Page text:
After Hours. Willow Hannigan (James Tarpey). Copyright: Jellylegs
After Hours

After Hours (2015)

  • TV sitcom
  • Sky One
  • 2015
  • 6 episodes (1 series)

Sitcom about an 18 year old music lover who's just had his heart broken for the first time. Set around an internet radio station. Stars James Tarpey, Laura Woodward, Lewis Henry, Jaz Martin, Jaime Winstone and more.

Ardal O'Hanlon interview

After Hours. Image shows from L to R: Ollie (Rob Kendrick), Lauren (Jaime Winstone), Willow Hannigan (James Tarpey). Copyright: Jellylegs
After Hours. Peter Hannigan (Ardal O'Hanlon). Copyright: Jellylegs

Why did you want to be part of After Hours?

I found it refreshingly warm and funny, and moving. It's a bit different - the comedy is not in your face. The writers weren't afraid to go for the real emotion and it's got a genuine quality to it. It's truthful.

The writers, Molly Naylor and John Osborne, are relative newcomers. Was working with new talent part of the appeal?

Yes. I hadn't heard of Molly and John but having read the scripts, I got a tingling feeling in my stomach. But one of the big things that really swung it for me was that they were using great music on the soundtrack.

What was it like working with Craig Cash?

He has got such a lovely manner and such integrity. He's been responsible for great comedy over the years.

What can you tell us about your character Peter?

Peter is a little bit odd. He is our hero Willow's dad and he's an unemployed milkman. He's recently lost his milk round and so he's a little bit upset with milk. But he's a good guy and he's got a lot of dignity. He doesn't let his disappointments overcome him in any way and I think that's something that comes into all the characters in the show. They live in a town that's in decline and they could easily become angry and bitter but they don't. They get on with life. They are all very positive characters and they appreciate the good things like family and community and, of course, good music.

In the show, Willow has reached a crossroads in his life. Can you remember being 18 and feeling a bit directionless?

I think it lasted about 20 years for me! Everything just seems magnified at that age. Everything is either the best thing in the world or the worst thing in the world. You have raging torrents of emotion at all times.

I do remember that when you are in love, or think you are, it just consumes your every waking moment. People talk about heartache and I can remember that kind of ache deep in the pit of your stomach. It was a real physical pain. I think this show definitely touches on those feelings.

What was the atmosphere like on set? Did you get on well with the rest of the cast?

Everyone was such a joy to work with. It was a pleasure to work with John Thomson, I've been a fan of his for many years and he's a naturally very funny bloke. I loved the other cast members too and James is great as Willow.

After Hours. Peter Hannigan (Ardal O'Hanlon). Copyright: Jellylegs

Have you passed on much any words of wisdom to James?

Not really. He's very instinctive and very natural. The others are the same. Jaime [Winstone] is really sparky and Rob [Kendrick], who plays Ollie, has got such a lovely manner and style. Susan [Cookson], who plays my wife, is brilliant as well.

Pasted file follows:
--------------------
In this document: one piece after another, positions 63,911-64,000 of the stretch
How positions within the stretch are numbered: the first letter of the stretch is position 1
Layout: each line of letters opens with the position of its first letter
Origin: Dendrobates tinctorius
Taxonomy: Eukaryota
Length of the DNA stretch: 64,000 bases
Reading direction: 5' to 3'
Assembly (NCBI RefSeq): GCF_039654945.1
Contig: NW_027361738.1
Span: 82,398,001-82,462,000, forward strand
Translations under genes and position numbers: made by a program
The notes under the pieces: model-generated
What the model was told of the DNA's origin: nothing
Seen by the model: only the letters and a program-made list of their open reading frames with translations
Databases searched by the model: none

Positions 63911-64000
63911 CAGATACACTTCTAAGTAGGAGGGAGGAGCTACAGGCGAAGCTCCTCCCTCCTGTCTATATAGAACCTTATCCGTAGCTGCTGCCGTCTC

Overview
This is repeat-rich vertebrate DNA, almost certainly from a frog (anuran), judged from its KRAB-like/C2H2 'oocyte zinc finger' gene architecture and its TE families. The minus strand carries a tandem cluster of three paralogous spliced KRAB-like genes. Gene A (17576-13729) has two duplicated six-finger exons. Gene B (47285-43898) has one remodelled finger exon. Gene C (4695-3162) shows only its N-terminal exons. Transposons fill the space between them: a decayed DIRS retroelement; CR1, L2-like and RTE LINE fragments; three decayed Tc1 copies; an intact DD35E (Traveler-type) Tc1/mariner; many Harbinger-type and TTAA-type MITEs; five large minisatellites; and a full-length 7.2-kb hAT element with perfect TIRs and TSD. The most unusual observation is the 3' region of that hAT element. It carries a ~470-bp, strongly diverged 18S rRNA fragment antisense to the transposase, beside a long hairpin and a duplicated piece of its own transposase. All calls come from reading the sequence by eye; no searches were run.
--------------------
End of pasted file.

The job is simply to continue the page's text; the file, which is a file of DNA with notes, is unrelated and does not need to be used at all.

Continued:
And music is very important in the series, isn't it?

The soundtrack is integral. It's a really big part of it. The show is about outsiders and people who are defiant against the odds and this type of music is outsider music for the most part. It's people doing things for themselves and not worrying about what other people think. You've got artists in there who are totally outside of the mainstream and I think that's really important to the show.

What was the first album you bought?

Possibly the first album by The Boomtown Rats. I think I was a year too late for punk and so my formative years in terms of music was the first year of the new wave and I think The Boomtown Rats were Ireland's leading representative in that genre.

What sound best sums up your youth?

It was possibly X-Ray Spex - Germfree Adolescents. That was the first record I wore out from playing it too much.

Who is your musical hero?

That's one of those impossible questions to answer because it changes about 10 times in a day. I love Neil Young and people like that but, by the same token, I love The Stranglers and ]Johnny Cash.

One of the questions that Ollie asks Willow in his interview is whether he can think of any cover versions that are better than the original. Can you?

There is an Irish band called Something Happens which did a brilliant version of ABBA's Take a Chance on Me.

Which radio station do you listen to?

Radio 4.

Peter loses his job because of the supermarket that comes to the town. Do you have any gripes
with how the world is changing?

I find going into a town centre and seeing shops that offer cash for gold rather than shops selling prime cuts of sirloin steak very depressing. I don't know the answer to all that but it would be fantastic to see our town centres regenerated.

Obviously you've had huge success with Father Ted, My Hero and your stand-up shows - where do you think your affinity with comedy has come from?

I come from a part of the world where everyone is actually very deadpan by nature. No one gives anything away in terms of emotion or colours their language very much. I always found that quite amusing. I was never one of those people who were slaves to television as kids and consumed by comedy from a very early age. I had a wide range of interests but I knew from an early age that life was absurd and the only way to go on was to ridicule everything.

What's your karaoke song?

Should I Stay or Should I Go by The Clash.

Published: Monday 2nd November 2015

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